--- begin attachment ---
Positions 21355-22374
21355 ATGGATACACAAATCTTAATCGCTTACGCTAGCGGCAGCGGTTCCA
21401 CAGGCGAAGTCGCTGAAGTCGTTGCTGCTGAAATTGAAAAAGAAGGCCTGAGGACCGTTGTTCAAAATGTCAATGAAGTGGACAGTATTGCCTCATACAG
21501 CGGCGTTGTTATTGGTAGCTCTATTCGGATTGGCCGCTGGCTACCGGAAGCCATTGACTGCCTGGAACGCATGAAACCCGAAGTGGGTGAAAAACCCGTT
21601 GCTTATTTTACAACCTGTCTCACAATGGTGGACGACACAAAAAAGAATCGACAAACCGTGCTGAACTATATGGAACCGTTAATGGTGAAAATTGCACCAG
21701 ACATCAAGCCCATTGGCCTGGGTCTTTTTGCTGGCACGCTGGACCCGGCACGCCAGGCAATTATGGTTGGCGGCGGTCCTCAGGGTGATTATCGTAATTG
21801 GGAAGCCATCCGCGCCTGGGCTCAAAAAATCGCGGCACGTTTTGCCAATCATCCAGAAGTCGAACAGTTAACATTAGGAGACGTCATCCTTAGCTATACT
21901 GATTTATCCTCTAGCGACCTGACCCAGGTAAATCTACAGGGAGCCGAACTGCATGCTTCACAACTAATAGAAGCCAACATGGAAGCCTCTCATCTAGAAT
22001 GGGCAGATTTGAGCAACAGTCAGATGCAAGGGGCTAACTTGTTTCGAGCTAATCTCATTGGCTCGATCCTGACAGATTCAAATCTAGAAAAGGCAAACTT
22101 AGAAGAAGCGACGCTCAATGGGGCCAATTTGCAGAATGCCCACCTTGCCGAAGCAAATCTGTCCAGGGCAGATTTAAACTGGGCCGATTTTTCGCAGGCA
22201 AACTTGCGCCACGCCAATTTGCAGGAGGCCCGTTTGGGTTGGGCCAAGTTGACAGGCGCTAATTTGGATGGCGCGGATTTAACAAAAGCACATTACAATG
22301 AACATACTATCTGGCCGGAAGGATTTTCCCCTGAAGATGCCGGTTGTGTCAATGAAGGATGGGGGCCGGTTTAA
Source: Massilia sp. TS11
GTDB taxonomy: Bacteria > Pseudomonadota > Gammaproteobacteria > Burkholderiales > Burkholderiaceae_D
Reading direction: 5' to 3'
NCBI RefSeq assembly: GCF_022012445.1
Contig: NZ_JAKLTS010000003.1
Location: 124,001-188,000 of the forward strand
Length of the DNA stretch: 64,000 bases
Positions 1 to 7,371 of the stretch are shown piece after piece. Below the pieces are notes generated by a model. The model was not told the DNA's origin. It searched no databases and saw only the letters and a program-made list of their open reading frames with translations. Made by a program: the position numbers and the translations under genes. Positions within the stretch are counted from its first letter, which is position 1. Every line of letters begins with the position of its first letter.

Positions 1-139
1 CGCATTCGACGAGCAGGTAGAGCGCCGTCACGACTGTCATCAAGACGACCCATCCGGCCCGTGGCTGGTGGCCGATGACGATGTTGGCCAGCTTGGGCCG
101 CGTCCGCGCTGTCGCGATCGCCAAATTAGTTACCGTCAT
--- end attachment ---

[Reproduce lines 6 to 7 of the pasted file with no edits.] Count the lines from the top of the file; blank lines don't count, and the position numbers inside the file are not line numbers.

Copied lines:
21701 ACATCAAGCCCATTGGCCTGGGTCTTTTTGCTGGCACGCTGGACCCGGCACGCCAGGCAATTATGGTTGGCGGCGGTCCTCAGGGTGATTATCGTAATTG
21801 GGAAGCCATCCGCGCCTGGGCTCAAAAAATCGCGGCACGTTTTGCCAATCATCCAGAAGTCGAACAGTTAACATTAGGAGACGTCATCCTTAGCTATACT